Denny Hecker's former Cross Lake home provides glimpse of top-end market
CROSSLAKE—Living in Denny Hecker's former 11,438-square-foot mansion may require a map for a new buyer—or at least a healthy set of lungs to yell across the house.
But for a mere $8.5 million, the compound on Cross Lake's Echo Bay, with its multiple houses and 800 feet of lakeshore on 5.6 acres, is available for a motivated buyer. Chad Schwendeman, broker/owner Exit Lakes Realty Premier, listed the home last fall.
The home's features provide a glimpse into the lifestyle of a man who was once at the top of food chain with his auto dealerships across the state, including in the Brainerd lakes area, before a long fall into bankruptcy and eventually a prison cell.
The gated complex on its own point on Cross Lake was constructed in 2007. Flat-screen televisions are in nearly every room. Burnished wood gleams on nearly every surface from floors to ceilings. The main house's front entrance opens onto an open floor plan connecting living area with formal dining and large kitchen. The vaulted two-story room is dominated by a stone fireplace and glass-wall view of a wraparound deck and Cross Lake. To the right, a billiard table and racked cues opens into Hecker's office with gleaming wood ceiling that resembles a polished boat deck. The office has a sitting area and view of the lake as well as the pool and is a short walk from a main-level bedroom suite. Another large bedroom suite is above on the second floor with balcony overlooking the pool area. On the other side of the home, the dining room includes a table with seating for 12. Counter seating rings the kitchen's center island with a den and bar nearby. Views of the lake are visible from nearly every vantage point.
Just down a hallway, an in-house movie theater provides a 10-foot view screen, stadium seating with mood lighting, popcorn machine and easy chairs.
Upstairs an open walkway connects the two bedroom wings. A guest, or mother-in-law suite, is at one end. A chairlift links to the garage below. The guest suite is basically another house with full kitchen, living room, bedroom and bath.
Schwendeman said the market for a home like this is nationwide. It's not the type of place with an open house on a Saturday afternoon. Instead, potential buyers need to be pre-approved with proof of funds before the home is open for viewing. At the asking price, for most people with 20 percent down, the mortgage cost is $42,000 per month. Schwendeman said most buyers in this high-end market, likely Fortune 500 CEOs, pay cash.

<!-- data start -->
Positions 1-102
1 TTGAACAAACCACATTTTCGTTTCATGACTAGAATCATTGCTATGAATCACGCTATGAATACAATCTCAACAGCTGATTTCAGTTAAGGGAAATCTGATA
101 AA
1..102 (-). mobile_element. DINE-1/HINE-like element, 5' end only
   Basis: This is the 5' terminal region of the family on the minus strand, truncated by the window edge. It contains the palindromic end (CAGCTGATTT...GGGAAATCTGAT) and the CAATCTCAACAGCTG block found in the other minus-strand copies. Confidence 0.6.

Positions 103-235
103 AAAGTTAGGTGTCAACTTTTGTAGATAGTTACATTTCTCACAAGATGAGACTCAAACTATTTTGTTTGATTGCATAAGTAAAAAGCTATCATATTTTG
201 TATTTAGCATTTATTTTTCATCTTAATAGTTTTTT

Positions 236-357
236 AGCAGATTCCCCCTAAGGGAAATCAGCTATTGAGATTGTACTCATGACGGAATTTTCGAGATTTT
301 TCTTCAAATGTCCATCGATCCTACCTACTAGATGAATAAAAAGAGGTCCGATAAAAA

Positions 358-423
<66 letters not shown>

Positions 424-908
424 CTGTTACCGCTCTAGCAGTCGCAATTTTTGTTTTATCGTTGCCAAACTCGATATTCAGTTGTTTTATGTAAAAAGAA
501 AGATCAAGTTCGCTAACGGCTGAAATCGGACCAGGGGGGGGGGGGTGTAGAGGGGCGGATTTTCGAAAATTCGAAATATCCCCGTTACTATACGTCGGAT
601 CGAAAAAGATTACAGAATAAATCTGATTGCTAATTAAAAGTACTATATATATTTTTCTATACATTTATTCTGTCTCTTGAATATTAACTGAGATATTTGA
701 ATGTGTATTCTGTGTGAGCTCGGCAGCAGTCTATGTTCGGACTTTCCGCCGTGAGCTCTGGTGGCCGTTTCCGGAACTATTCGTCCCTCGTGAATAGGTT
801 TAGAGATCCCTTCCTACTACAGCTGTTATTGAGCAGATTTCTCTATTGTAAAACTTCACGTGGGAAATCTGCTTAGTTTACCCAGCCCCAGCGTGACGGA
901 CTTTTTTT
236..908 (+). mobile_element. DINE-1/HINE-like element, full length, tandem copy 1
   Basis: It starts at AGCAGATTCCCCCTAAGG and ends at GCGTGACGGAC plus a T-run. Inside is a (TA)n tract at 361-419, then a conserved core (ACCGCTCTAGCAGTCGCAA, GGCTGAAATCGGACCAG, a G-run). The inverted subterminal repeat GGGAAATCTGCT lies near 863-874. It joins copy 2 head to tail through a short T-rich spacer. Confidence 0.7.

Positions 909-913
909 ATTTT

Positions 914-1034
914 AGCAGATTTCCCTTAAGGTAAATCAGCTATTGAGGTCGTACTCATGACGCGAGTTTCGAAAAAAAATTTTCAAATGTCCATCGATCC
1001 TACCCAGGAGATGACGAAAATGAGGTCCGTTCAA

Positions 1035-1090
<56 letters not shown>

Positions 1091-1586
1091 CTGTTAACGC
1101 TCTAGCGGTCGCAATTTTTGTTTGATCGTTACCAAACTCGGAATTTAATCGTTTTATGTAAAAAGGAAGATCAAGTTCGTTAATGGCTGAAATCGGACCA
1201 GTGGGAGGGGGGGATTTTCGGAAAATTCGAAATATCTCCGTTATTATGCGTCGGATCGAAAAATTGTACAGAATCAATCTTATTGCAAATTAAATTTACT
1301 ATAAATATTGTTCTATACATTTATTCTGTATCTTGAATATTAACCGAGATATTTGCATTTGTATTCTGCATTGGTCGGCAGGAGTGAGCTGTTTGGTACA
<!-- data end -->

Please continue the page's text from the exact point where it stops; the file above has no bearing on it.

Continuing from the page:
The mansion has seven bedrooms, each with its own bath. The master bedroom suite has a wet bar, private balcony and fireplace. Whirlpool baths and steam showers are part and parcel with the custom wood cabinetry and granite countertops. The complex includes five buildings. A basketball hoop and child's playhouse are near a large, four-car garage building with living space above it with full kitchen, living area and bedroom and bath. Schwendeman said it's rumored the space was used by Hecker's pilots. Garages abound on the site, but they were dominated by household items leftover from Hecker and large deck furniture. The main house has an eight-car garage. In total, the property has 18 garage stalls. A short distance from the main house is one of the guesthouses. Trees and landscaping separate the guesthouse so it has the feel of being out on its own with its lakeview. The home is actually two fully furnished homes together with a door between that may be locked or left open for a larger group. On the other side of the home is another full home off Echo Bay, which Schwendeman said could have been spun off and sold for more than $1 million on its own but the owners wanted to keep it in the complex. The guest house has its own dock and road entrance.
On the compound has a boathouse, hot tub near the lake, firepit and expansive deck on the main house with outside fireplace. The main house has five large air conditioning units outside. The main house has five fireplaces and there are 11 overall. Taxes on the property are $59,980 per year. This is the first time it's been on the market.
"I've been doing this since December of 1999," Schwendeman said of his real estate career. "I've never listed a house quite like this."
At the top of the market
At its asking price, it is in rarified air even in a lakes area known for multi-million dollar homes.